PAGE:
Whatever my expectations were when we launched Aging While Black (awB) in February, they have been far exceeded by what has transpired. The enthusiastic response, unsolicited expressions of interest and the deep levels of engagement have been positively overwhelming.
I believe the palpable excitement surrounding Aging While Black is a testament to the importance and relevance of this movement.
While the excitement surrounding Aging While Black is undeniably thrilling, it’s important to remember that this effort has been, and will remain, rooted in movement building. The aim is to create real change, to challenge the status quo, and to elevate the voices, experiences and perspectives of Black elders.
To that end, a significant milestone for Aging While Black is the partnership with the American Society on Aging (ASA) for their national conference, On Aging 2024. ASA has recognized the significance of addressing the unique experiences and needs of Black elders by including an Aging While Black track at their conference, coinciding with their 70th anniversary. This prominent feature at a major national event, attracting thousands of aging experts from across the country, signifies the emerging impact and relevance of our movement.
Moreover, our virtual community has grown to nearly 500 active members who share information with one another, discover shared experiences, and explore partnerships. We host a bi-weekly Aging While Black LIVE! Facebook discussion with aging thought leaders, innovators, and those who speak from lived experiences. Every guest is surprised by the level of engagement they receive after the call. We currently have a list of future guests that will take us to close to the end of the year.
Beyond this, the excitement extends to our focus on building collective action within local communities, fostering networks, and supporting those actively involved in advocating for Black aging. Shout out to Atlanta for being on the cutting edge of this evolution. Adrianne D. Jones hosted me as a guest on her weekly radio show Gero Juice. In addition, she connected Aging While Black with a virtual who’s-who in Black aging in the ATL. One connection, Dr. Fayron Epps established a partnership with awB to expand the reach and impact of her initiative focused on increasing the capacity of congregations to serve families dealing with dementia.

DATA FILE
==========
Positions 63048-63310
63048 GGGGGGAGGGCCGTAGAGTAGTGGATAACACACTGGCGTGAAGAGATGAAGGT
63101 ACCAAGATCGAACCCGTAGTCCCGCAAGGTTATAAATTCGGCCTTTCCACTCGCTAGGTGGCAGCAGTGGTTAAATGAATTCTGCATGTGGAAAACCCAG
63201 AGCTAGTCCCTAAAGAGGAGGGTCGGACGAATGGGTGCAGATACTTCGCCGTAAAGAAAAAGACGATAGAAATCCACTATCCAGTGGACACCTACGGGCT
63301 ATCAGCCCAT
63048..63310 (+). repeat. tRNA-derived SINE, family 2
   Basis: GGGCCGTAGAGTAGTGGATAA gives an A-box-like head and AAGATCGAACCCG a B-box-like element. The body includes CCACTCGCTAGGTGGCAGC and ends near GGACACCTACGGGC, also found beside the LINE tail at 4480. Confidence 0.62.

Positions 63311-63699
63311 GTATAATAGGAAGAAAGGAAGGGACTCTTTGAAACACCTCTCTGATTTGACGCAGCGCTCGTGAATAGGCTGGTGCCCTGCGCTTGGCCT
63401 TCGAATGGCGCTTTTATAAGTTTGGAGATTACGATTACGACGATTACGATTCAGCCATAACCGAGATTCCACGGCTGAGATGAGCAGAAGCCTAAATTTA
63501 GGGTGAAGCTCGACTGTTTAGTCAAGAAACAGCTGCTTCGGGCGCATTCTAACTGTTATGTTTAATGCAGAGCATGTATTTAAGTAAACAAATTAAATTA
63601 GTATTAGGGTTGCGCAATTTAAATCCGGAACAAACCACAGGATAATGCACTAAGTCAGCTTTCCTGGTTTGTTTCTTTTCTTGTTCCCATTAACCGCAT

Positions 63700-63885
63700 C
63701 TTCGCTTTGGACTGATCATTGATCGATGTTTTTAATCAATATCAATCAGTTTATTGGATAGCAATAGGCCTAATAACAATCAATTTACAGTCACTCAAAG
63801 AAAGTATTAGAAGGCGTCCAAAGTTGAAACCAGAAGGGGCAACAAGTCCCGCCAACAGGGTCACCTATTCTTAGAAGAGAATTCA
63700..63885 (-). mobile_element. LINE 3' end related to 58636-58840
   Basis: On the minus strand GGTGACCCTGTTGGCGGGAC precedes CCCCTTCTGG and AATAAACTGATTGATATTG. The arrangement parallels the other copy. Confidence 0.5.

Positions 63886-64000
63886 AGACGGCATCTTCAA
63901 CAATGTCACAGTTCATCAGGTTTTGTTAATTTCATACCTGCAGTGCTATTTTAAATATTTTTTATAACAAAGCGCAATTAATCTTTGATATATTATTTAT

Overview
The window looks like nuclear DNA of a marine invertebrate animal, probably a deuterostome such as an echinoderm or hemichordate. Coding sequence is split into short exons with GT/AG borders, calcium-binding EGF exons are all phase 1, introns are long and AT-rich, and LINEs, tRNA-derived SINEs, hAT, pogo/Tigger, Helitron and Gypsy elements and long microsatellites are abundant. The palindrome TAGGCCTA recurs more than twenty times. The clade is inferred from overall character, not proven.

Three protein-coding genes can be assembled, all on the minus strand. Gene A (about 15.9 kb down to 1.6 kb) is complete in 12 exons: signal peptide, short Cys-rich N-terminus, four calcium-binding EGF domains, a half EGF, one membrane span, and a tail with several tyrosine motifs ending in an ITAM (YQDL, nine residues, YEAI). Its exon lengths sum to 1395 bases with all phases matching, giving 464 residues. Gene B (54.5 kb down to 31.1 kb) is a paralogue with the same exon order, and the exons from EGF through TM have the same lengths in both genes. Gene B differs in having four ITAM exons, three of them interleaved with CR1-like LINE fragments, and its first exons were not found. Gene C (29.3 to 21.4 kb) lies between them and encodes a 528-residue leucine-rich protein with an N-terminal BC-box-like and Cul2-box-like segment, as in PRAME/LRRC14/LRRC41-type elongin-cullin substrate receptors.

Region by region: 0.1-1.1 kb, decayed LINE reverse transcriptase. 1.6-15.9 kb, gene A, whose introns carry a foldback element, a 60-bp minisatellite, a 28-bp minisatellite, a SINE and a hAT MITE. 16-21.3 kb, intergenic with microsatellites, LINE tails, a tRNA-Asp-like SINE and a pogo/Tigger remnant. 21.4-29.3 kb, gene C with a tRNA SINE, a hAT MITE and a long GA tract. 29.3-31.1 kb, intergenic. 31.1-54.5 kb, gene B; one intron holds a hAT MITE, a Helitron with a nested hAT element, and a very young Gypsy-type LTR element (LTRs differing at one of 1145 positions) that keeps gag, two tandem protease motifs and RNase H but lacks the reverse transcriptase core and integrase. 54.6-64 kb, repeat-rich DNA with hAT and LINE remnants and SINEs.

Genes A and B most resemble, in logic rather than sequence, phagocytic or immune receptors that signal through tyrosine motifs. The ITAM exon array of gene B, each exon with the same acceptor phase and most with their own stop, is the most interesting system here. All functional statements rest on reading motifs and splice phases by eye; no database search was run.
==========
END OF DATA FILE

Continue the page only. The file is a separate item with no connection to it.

Looking ahead, the remainder of 2023 holds tremendous promise and potential for Aging While Black. The movement is gaining momentum, and its influence is spreading far and wide. The commitment to building a better future for Black elders is unwavering. As we embark on this journey, we are reminded of the profound significance of our work and the transformative power it holds.
Aging While Black is not just a concept; it is a calling that demands our shared attention and collective action.
For me, this goes beyond a professional endeavor. It is personal. The existence I have today has been shaped indelibly by the hands and voices of the elders. I am committed to leaving my fingerprints on a better world for all, especially Black elders. I invite you to join us on this passionate journey, to embrace the movement, and to invite others to be a part of this transformative experience.
Whether you are already a member of the Aging While Black community or are new to this movement, your presence and participation are invaluable. Visit agingwhileblack.co and join us as we explore the important intersection of aging and race. Engage with us on social media (found below and linked on our homepage).
Together, we can build a future where the experiences of Black elders are valued, celebrated, and honored. Let’s make a difference.